Thomas Belus landed on Utah Beach, in the afternoon, on June 6. Although it took two days for the 90th Infantry Division to gather near the beach area, the division was instrumental in its success on Utah Beach and the capture of Cherbourg.
Staff Sergeant Thomas George Belus, a patriot, brother, son, and hero, lost his life on July 13, 1944. Belus was a man who worked 52 weeks a year to help provide for his family of 15. He was a man who received only an eighth-grade education yet knew the actual value of sacrifice. These core values shaped Staff Sergeant Belus and compelled him to enlist in the military alongside five of his brothers.
Staff Sergeant Belus served in the U.S. Army for two years and seven months, but in his final days, he fought as a part of the 90th Infantry Division, 358th Infantry Regiment for just over a month. After arriving on D-Day, his regiment moved throughout Normandy with rain pouring and casualties surrounding his every move. When the 358th Infantry Regiment moved from Utah Beach inland towards La Haye-du-Puits, great efforts were made to persevere and move onward. We must therefore remember Staff Sergeant Belus for these courageous sacrifices and honor his death.
Of his brothers, Staff Sergeant Belus was the only one that did not return home. With a heavy heart, we honor him today for the sacrifices that he made and remember his life for the Belus family that never got to see him again. We know today that he is with the Lord in Heaven, and I imagine he is among his family, looking down among those serving today in hopes that they will return safely to their families, as he never did.
When I found out that I had earned a spot in the 2016 Normandy: Sacrifice for Freedom Student and Teacher Institute, I would never have thought in a million years that it would impact me that it has. My mom grew up in a military family, so I have always appreciated men giving their lives for something greater. I understood that being in the United States military meant leaving and being away from home to fight for freedom and their love of their country. However, the real meaning of sacrifice has only begun to resonate with me because of this Institute. I spent countless hours learning and researching World War II, the D-Day invasion, Thomas Belus, strategies, operations, attacks, and impacts to understand better war and the value of the lives taken. On the day that I walked on Omaha Beach, I felt as though everything had come full circle, and the emotion that overtook me is one that I will never forget. On that day at Omaha Beach, I understood how important it is to experience something like this for oneself. You can research and learn so much, but seeing the beaches that the men sacrificed their lives on is an experience unlike any other.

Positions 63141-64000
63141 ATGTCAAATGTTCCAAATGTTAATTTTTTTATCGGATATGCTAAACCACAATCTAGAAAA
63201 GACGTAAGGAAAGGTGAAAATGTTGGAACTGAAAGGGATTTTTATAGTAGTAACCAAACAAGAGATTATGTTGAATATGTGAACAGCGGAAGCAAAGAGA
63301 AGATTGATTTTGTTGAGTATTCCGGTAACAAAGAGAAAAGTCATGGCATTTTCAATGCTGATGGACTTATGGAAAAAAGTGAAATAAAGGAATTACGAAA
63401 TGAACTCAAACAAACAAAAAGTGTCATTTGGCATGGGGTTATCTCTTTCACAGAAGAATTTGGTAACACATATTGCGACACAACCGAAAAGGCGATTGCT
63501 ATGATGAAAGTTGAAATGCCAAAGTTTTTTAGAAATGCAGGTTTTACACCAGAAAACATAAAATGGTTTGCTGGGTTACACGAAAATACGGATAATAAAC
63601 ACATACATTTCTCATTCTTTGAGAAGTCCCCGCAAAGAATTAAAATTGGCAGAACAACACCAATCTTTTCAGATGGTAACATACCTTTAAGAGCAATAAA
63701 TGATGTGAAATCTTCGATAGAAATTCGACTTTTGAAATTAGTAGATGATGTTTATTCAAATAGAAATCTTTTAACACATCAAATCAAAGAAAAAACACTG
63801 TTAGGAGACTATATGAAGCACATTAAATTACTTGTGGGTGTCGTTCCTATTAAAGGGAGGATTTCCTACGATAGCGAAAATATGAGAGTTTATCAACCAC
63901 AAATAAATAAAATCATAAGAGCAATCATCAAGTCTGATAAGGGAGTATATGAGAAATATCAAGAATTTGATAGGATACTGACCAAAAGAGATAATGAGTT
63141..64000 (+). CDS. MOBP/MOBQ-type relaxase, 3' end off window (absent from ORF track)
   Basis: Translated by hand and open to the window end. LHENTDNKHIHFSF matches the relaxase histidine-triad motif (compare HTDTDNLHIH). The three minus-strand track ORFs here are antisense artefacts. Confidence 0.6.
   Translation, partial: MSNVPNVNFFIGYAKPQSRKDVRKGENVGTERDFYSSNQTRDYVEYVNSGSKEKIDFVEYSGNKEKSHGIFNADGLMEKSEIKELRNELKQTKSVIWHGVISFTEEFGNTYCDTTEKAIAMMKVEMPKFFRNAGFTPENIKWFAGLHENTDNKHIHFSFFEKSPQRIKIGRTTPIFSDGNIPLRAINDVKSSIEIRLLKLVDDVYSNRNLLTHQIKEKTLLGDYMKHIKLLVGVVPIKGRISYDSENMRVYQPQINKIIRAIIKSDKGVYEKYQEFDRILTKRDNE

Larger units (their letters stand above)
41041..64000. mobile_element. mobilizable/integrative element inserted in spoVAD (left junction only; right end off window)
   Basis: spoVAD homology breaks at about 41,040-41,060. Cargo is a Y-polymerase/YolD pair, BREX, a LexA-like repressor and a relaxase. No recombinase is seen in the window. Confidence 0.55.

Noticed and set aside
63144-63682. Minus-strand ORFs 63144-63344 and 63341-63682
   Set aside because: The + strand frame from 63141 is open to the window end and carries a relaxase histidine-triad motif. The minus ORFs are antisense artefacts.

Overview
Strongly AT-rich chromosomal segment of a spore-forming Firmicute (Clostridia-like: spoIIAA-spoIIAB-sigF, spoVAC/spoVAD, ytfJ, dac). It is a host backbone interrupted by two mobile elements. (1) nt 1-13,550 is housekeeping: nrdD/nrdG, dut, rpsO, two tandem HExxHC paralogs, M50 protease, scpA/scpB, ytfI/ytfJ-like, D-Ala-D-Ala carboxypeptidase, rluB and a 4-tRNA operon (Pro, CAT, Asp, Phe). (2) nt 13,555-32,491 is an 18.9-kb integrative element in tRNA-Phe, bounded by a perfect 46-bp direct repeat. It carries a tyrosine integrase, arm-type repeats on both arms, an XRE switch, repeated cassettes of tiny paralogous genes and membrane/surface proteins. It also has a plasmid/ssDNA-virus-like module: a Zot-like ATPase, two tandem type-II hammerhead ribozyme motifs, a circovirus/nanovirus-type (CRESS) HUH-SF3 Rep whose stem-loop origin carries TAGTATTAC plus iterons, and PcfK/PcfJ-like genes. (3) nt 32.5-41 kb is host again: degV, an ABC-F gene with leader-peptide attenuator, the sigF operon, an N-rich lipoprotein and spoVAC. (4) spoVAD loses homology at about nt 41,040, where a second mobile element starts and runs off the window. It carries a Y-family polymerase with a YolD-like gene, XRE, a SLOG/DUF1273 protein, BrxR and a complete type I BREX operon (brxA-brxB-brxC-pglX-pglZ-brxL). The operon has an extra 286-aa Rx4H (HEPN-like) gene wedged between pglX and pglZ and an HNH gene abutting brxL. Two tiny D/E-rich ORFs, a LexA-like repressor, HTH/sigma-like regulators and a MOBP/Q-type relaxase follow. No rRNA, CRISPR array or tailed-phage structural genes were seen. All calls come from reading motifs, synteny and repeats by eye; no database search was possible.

Besides learning so much and honoring fallen soldiers most memorably, the encounters I had in France with locals and friends I made are ones that I will never forget. Having never traveled outside of the country, I am glad that this could be my first memory overseas. The friends that I made at this Institute are ones that I know I will have for life, and the laughs and sights that I enjoyed with them will forever be with me. I am so thankful that I could be a part of this adventure and for the people that I shared it with.
Before the Institute each student who earned their place promises to tell about their experience and share the stories of their fallen soldier, but I found it hard not to say to every person I met. The stories that I learned will always stick with me, and I look forward to telling those stories so that they may live on. Every hero deserves to be remembered for their sacrifices that ensure our freedom today. The lives are not just another number or casualty, but rather every number is a story, a story waiting to be told.